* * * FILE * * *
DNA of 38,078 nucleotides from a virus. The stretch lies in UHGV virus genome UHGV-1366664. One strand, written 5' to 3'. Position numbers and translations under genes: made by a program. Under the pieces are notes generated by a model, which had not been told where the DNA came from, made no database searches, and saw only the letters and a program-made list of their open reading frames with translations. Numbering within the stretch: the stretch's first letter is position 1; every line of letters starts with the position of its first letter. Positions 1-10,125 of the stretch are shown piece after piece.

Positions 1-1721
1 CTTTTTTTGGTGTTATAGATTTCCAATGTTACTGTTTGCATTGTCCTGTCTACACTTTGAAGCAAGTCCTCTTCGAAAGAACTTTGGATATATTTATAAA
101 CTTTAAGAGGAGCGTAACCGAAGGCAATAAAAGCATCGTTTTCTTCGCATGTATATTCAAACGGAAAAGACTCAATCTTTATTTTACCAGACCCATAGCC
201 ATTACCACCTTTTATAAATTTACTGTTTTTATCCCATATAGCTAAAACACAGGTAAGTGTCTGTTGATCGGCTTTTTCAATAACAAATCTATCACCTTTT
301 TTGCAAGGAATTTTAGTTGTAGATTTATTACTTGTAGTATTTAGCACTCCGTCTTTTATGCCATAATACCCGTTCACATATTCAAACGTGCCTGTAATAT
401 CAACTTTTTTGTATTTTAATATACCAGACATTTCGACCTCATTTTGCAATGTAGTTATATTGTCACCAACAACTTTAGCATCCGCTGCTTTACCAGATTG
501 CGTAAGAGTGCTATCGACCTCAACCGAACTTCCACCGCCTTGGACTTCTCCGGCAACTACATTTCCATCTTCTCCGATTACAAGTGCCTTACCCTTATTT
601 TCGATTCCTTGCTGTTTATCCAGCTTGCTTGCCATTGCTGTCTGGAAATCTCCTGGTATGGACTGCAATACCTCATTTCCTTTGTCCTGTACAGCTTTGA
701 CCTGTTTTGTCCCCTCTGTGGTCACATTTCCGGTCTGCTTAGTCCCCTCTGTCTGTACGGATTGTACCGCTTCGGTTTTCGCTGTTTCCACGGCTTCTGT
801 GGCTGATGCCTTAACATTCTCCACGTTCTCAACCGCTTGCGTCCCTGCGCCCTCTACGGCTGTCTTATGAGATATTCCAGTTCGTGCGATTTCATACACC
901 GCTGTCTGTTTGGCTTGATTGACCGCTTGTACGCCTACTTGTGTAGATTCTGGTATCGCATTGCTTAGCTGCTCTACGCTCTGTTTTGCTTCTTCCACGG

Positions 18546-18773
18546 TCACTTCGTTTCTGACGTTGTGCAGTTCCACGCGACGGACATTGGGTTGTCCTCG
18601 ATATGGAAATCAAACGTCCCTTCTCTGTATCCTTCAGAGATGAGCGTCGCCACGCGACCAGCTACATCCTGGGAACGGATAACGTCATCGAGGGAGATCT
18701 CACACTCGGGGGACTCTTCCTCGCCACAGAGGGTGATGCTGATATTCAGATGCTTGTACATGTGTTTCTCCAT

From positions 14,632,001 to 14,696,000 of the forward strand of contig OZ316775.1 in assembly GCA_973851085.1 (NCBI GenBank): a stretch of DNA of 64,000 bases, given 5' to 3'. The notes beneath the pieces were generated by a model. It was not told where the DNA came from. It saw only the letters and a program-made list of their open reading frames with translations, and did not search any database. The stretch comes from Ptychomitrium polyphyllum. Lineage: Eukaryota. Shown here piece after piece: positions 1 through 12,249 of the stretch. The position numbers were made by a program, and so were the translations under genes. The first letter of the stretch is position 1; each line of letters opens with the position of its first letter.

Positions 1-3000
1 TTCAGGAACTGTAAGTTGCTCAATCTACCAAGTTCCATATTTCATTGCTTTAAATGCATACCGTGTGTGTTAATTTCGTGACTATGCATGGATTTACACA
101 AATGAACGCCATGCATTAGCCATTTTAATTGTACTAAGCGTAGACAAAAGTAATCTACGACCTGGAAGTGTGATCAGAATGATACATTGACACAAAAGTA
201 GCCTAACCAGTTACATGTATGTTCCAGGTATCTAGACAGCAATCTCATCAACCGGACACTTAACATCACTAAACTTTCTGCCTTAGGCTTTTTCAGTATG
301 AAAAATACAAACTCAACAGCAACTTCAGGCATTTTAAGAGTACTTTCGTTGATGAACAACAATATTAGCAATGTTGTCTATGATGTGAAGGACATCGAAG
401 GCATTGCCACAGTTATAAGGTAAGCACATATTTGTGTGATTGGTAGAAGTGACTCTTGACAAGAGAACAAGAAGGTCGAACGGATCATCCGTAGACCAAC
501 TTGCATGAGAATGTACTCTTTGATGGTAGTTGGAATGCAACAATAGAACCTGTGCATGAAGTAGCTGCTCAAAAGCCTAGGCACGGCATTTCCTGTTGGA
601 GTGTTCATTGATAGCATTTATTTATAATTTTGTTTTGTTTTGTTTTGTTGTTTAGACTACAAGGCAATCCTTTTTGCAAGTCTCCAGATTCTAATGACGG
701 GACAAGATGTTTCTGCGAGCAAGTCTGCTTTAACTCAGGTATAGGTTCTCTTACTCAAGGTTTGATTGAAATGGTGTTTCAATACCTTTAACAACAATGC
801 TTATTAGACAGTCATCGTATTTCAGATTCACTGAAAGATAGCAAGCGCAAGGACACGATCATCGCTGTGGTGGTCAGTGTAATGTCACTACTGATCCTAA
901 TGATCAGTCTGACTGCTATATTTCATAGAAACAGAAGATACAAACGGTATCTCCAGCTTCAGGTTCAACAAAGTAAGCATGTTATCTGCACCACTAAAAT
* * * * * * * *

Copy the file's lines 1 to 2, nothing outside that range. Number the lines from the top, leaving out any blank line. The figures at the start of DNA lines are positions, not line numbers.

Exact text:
DNA of 38,078 nucleotides from a virus. The stretch lies in UHGV virus genome UHGV-1366664. One strand, written 5' to 3'. Position numbers and translations under genes: made by a program. Under the pieces are notes generated by a model, which had not been told where the DNA came from, made no database searches, and saw only the letters and a program-made list of their open reading frames with translations. Numbering within the stretch: the stretch's first letter is position 1; every line of letters starts with the position of its first letter. Positions 1-10,125 of the stretch are shown piece after piece.

Positions 1-1721